We believe our residential and urban streets in Australia should be safe for people who walk or cycle.

In February 2020 Global Ministers mandated 20mph or 30km/h speed limits wherever cyclists or pedestrians mix with motor vehicles with exceptions only where strong evidence exists that higher speeds are safe. This was endorsed in August 2020 by the General Assembly of the United Nations.

We are campaigning for 30km/h speed limits to be the norm for our neighbourhood streets in Australia. Of course, we can have higher speed limits on main streets and arterial roads. On those streets we need separation for people to be safe: cycle lanes, footpaths and pedestrian priority crossings.

There is less than a 10 percent risk that somebody walking will be killed at an impact speed of 30km/h but a 90 percent risk at 50km/h.

We need a strategy to create a safe and connected walking and cycling network in Australia. Sharing existing streets by driving slowly on those that are not very important for cars is a sensible solution, not only from a cost perspective.

Inspired by 20splenty.org

Latest News:

July 2023
The NSW speed limit guidelines have received a much-needed update. We now have official recommendations for 30km/h speed zones. Previously, there wasn’t even a mention of 30km/h in the guidelines. Link to new guidelines

Feb 2023
30km/h on local streets chosen as one of the Big ideas for the SydneySummit – the Committee for Sydney’s flagship conference for political and business leaders. Watch our founder’s 5 minute pitch and media coverage here: https://safe-streets-to-school.org/sydney-summit-2023/

Dec 2022
30Please supports the newly founded Better Streets movement. The group aims to supercharge the process of reclaiming street space for walking and cycling in our cities and towns. One of their 5 key asks involves 30km/h speeds in residential streets. https://www.betterstreets.info/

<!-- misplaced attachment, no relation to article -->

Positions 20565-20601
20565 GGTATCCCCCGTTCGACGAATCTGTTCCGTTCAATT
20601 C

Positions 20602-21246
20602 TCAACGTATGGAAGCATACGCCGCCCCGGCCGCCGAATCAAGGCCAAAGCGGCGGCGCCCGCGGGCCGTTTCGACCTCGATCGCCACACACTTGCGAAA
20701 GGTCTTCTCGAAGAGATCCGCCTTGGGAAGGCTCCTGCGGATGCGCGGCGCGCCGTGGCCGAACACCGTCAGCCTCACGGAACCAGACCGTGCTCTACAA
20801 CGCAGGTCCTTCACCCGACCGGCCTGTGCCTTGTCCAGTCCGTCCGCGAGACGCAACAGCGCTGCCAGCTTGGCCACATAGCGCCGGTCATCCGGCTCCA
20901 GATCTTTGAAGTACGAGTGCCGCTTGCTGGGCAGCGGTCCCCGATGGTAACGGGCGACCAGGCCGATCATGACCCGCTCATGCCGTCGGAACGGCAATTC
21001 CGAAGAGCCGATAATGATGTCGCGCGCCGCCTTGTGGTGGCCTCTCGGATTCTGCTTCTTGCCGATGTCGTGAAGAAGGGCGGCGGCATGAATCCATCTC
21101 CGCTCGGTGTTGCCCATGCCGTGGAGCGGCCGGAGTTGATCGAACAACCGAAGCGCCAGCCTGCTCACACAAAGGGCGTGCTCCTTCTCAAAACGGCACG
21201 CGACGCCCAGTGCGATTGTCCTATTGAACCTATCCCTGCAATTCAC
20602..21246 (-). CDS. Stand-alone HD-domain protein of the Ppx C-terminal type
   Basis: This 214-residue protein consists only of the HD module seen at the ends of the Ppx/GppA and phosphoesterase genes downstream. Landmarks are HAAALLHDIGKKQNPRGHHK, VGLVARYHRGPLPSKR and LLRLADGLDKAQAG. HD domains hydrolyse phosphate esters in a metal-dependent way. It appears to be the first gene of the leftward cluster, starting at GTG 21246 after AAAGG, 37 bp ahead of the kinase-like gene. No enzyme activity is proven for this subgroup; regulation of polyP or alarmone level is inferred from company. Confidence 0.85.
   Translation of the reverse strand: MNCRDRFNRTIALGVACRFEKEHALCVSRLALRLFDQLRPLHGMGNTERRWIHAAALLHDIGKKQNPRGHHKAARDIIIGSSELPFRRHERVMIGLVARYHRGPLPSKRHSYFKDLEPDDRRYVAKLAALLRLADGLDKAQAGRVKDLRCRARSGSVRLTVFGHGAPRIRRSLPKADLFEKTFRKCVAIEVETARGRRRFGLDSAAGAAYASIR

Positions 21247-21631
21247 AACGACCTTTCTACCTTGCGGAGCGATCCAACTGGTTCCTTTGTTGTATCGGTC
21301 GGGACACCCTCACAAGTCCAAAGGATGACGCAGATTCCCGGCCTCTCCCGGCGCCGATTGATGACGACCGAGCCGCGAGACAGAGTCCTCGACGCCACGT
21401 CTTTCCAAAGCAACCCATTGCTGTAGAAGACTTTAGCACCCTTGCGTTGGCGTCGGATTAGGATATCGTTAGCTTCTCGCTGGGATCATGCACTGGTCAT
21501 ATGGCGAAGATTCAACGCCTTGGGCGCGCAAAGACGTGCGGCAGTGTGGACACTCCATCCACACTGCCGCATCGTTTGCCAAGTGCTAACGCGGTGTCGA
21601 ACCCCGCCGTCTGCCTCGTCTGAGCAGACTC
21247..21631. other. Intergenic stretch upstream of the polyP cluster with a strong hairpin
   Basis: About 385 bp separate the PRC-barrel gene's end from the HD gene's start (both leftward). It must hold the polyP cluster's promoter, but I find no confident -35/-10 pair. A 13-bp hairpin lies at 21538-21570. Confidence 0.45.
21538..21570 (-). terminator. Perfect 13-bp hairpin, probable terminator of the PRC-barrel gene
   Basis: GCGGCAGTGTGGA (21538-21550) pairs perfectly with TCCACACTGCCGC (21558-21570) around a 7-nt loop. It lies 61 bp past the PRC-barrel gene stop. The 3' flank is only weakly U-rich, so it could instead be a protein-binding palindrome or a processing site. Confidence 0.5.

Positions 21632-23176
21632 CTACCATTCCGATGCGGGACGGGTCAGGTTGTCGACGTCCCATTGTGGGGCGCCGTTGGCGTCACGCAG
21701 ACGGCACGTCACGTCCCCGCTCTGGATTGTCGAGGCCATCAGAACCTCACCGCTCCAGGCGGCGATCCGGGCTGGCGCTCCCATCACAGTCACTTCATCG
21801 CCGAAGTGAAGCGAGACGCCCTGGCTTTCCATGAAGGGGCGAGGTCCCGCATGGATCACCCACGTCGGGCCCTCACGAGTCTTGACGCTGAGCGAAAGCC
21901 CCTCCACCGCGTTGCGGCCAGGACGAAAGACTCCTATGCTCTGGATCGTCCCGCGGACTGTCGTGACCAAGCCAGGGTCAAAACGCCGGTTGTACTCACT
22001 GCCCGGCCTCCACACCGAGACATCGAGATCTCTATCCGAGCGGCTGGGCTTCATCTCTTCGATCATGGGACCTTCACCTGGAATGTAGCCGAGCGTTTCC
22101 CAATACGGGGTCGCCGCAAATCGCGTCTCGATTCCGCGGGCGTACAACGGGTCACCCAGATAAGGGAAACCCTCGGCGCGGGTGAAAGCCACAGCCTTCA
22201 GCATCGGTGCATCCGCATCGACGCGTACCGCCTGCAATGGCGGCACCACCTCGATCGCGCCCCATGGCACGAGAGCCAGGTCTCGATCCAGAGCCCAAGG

Nov 2022
NSW Movement and place guideline recommends precinct-wide speed reduction to 30km/h to improve safety and quality of public space. https://www.movementandplace.nsw.gov.au/standards/design-solutions/precinct-wide-speed-reduction-improve-safety-and-quality-public-space

Sep 2022
Some more 30km/h zones announced in NSW. https://micromobilityreport.com.au/infrastructure/all-other-infrastructure/30kmh-precinct-for-wollongong-region-town/

Apr 2022
30Please founder Lena Huda was invited to speak at a panel at the NSW Mobility Summit. https://www.transport.nsw.gov.au/news-and-events/active-transport-mobility-summit

Feb 2022
30Please forms part of a new alliance of 13 Australian organisations from diverse fields including the Heart Foundation, the Australasian College for Road Safety, the Climate Council for lower urban default speed limits. https://aspactivity.org/three-transport-priorities/

Oct 2021
Grattan Institute recommends 30km/h urban default: https://grattan.edu.au/report/grattan-car-plan/

May 2021
30please is part of the recently announced #Streetsforlife global movement led by the United Nations calling for 30km/h speed limits where people mix with motor vehicles. Everyone can get involved and sign the Open Letter, get more info and show support: UN Love30 campaign

Mar 2021
Healthy Cities Illawarra supported by Safe Streets to School Wollongong and 30please was awarded a grant by the NSW government for a pilot with three schools. Helping the schools to advocate for infrastructure improvements and a Slow Down Day will form part of the pilot. https://healthycities.org.au/programs/safe-and-active-routes-to-school-saarts/

Nov 2020
30km/h limit for non arterial roads won price for Best Low Cost Idea at the NSW Public Space Ideas competition brought to you by the NSW Government and Committee for Sydney https://sydney.org.au/psic/entry/30-kph-limit-for-non-arterial-roads/

Member of CWANZ: Cycling and Walking Australia and New Zealand (CWANZ) is the Australasian lead reference group for walking and bike riding on transport and recreation networks. Members include senior and executive level leaders from all Australian state and territory transport agencies, New Zealand Transport Agency, local government representatives and leading advocacy groups and peak bodies for walking, cycling, health and mobility.

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